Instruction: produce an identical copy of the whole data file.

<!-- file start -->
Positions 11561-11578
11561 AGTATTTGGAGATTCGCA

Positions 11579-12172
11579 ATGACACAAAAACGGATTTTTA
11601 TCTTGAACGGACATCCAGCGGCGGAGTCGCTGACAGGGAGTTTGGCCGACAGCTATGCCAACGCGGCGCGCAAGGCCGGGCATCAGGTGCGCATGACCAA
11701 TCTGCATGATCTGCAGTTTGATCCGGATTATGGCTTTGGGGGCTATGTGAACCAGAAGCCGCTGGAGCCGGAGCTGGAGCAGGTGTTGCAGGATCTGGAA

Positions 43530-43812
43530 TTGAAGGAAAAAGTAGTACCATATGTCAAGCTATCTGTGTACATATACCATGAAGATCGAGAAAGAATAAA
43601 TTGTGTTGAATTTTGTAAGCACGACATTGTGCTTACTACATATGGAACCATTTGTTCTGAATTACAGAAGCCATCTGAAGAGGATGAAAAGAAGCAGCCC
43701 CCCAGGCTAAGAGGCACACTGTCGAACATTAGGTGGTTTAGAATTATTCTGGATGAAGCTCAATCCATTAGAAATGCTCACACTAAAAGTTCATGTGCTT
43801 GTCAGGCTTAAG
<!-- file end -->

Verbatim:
Positions 11561-11578
11561 AGTATTTGGAGATTCGCA

Positions 11579-12172
11579 ATGACACAAAAACGGATTTTTA
11601 TCTTGAACGGACATCCAGCGGCGGAGTCGCTGACAGGGAGTTTGGCCGACAGCTATGCCAACGCGGCGCGCAAGGCCGGGCATCAGGTGCGCATGACCAA
11701 TCTGCATGATCTGCAGTTTGATCCGGATTATGGCTTTGGGGGCTATGTGAACCAGAAGCCGCTGGAGCCGGAGCTGGAGCAGGTGTTGCAGGATCTGGAA

Positions 43530-43812
43530 TTGAAGGAAAAAGTAGTACCATATGTCAAGCTATCTGTGTACATATACCATGAAGATCGAGAAAGAATAAA
43601 TTGTGTTGAATTTTGTAAGCACGACATTGTGCTTACTACATATGGAACCATTTGTTCTGAATTACAGAAGCCATCTGAAGAGGATGAAAAGAAGCAGCCC
43701 CCCAGGCTAAGAGGCACACTGTCGAACATTAGGTGGTTTAGAATTATTCTGGATGAAGCTCAATCCATTAGAAATGCTCACACTAAAAGTTCATGTGCTT
43801 GTCAGGCTTAAG